Integrating reliability-must-run practices into wholesale electricity markets

One of the challenges of electric power market design comes in the need to consider the consequences of design choices for both market outcomes and grid reliability. Strictly speaking, the two kinds of consequences are not neatly separable, as market choices affect system reliability and system reliability affects market outcomes. The interaction between the two is often strongest exactly with policies enforced in the name of reliability, as with “Reliability Must Run” (RMR) agreements. In a report prepared for the R Street Institute, I examine a bit of the experience with RMR policies in several U.S. ISOs and suggest four principles that should guide policy design.

RMR agreements are contracts between Independent System Operators (ISOs) and a generation unit that is planning to retire. They are intended to keep the unit in operation in cases in which retirement may lead to local violations of reliability standards. RMR service is conceived of as a temporary tool intended to give market adjustments and transmission planning processes time to respond.

RMR policies are a small, but sometimes locally significant out-of-market action taken by the ISO. As with any out-of-market action, two market-related questions should be considered: (1) Is the reliability service obtained actually the lowest cost way to meet reliability requirements, and (2) Will the out-of-market action interfere with short-run and long-run incentives promoting system efficiency? This last issue is important, because a badly implemented RMR policy can reduce or eliminate incentives for market participants to operate and invest in ways contributing to low-cost, reliable system operation.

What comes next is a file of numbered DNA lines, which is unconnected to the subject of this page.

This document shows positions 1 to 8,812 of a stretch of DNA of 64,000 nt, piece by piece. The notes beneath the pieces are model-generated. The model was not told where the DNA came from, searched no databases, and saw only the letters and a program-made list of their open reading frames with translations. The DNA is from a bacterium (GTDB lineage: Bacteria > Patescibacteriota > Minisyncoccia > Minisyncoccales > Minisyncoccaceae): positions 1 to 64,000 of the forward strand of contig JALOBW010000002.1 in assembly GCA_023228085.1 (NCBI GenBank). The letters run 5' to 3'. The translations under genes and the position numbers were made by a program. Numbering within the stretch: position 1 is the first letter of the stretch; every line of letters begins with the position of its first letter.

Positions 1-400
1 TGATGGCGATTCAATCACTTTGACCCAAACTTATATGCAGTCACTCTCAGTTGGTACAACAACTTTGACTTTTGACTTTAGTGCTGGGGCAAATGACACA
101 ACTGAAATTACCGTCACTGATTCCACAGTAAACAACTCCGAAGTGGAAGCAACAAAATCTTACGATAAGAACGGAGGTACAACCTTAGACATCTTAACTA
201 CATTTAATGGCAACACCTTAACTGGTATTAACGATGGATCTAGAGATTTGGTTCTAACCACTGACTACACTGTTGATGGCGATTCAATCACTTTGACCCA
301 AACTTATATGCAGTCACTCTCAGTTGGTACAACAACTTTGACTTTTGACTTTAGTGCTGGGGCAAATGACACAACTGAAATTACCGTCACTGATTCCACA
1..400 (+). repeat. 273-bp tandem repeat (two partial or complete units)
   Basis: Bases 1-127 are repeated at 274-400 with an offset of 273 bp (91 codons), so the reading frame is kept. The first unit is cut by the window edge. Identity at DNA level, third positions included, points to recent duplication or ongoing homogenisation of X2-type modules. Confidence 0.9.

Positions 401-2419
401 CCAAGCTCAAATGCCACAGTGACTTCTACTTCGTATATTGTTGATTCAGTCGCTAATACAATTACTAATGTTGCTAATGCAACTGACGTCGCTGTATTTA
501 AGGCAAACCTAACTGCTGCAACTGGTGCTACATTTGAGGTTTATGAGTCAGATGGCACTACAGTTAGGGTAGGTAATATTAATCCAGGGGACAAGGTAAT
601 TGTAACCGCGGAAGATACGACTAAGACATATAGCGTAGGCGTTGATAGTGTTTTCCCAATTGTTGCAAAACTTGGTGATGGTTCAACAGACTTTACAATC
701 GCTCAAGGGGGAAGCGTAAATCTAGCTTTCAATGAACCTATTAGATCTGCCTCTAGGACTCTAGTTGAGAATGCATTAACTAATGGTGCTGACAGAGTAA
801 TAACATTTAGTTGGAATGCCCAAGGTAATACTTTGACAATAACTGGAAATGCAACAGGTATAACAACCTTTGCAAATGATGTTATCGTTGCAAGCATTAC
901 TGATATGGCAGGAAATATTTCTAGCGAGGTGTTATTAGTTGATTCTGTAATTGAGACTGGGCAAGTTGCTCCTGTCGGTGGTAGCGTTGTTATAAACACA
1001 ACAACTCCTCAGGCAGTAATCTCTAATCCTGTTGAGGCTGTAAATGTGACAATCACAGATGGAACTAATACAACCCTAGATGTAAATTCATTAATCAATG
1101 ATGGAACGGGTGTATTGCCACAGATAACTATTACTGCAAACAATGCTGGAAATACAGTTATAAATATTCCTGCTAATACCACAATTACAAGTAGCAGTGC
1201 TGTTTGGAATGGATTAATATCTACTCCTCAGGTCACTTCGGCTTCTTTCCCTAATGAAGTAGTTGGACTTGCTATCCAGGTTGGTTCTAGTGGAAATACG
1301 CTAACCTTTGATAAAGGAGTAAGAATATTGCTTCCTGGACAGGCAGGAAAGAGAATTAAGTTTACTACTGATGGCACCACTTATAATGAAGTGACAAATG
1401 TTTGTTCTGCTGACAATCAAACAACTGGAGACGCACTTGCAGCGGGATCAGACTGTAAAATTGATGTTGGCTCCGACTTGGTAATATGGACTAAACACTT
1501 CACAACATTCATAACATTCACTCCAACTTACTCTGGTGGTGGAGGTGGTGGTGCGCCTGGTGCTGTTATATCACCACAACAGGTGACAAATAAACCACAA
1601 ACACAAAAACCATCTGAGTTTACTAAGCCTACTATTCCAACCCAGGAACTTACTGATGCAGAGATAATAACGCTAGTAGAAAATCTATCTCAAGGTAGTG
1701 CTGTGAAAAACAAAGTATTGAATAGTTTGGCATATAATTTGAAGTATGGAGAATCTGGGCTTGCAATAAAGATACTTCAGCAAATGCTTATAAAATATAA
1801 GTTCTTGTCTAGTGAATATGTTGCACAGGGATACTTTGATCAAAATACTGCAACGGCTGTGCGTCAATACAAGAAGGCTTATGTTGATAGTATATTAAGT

Both concerns were at issue in the Midcontinent ISO’s RMR agreement with the owners of the Presque Isle power plant on Michigan’s upper peninsula (see this item in the RTO Insider: $23 Million Owed to Ratepayers in Presque Isle SSR Case, note that RMR agreements are terms “System Support Resources” or “SSR” in MISO).

Grid reliability is not solely the responsibility of transmission grid operators. It is the shared product of the interaction of transmission operators, transmission owners, generators and consumers. Since most parts of the system are owned privately and operated separately, extensive coordination among these entities is necessary. Some coordination is obtained through rule-following and constant communication, but ultimately the system relies upon price signals to provide the strong incentives needed to ensure that private actions support grid reliability.

The most effective system to coordinate generation and load in the short run is a real-time market with locational marginal pricing and co-optimized procurement of energy and reserves.

To some extent reliance on RMR agreements has fallen across ISOs, so perhaps the issue is of dwindling importance. However, RMR policies make for a manageable case study of the interaction between markets and reliability policies, the lessons from which may be of broader significance for electric power market design. In the report I suggest the following four principles that should guide RMR policy choices:

  1. When reliability principles dictate out-of-market actions by ISOs, energy and reserve prices should reflect the implied resource scarcity;
  2. Rules governing RMR service should provide for transparency in operation and with respect to cost of service;
  3. ISOs should enter into RMR agreements only when the benefits of meeting reliability standards through the agreement exceed the costs; and finally,
  4. ISOs should consider cost-effective alternatives to RMR agreements when such alternatives will adequately address the potential reliability needs.

The report was intended to be an introductory survey accessible to the non-specialist, so technical detail has been avoided and the focus placed on general principles.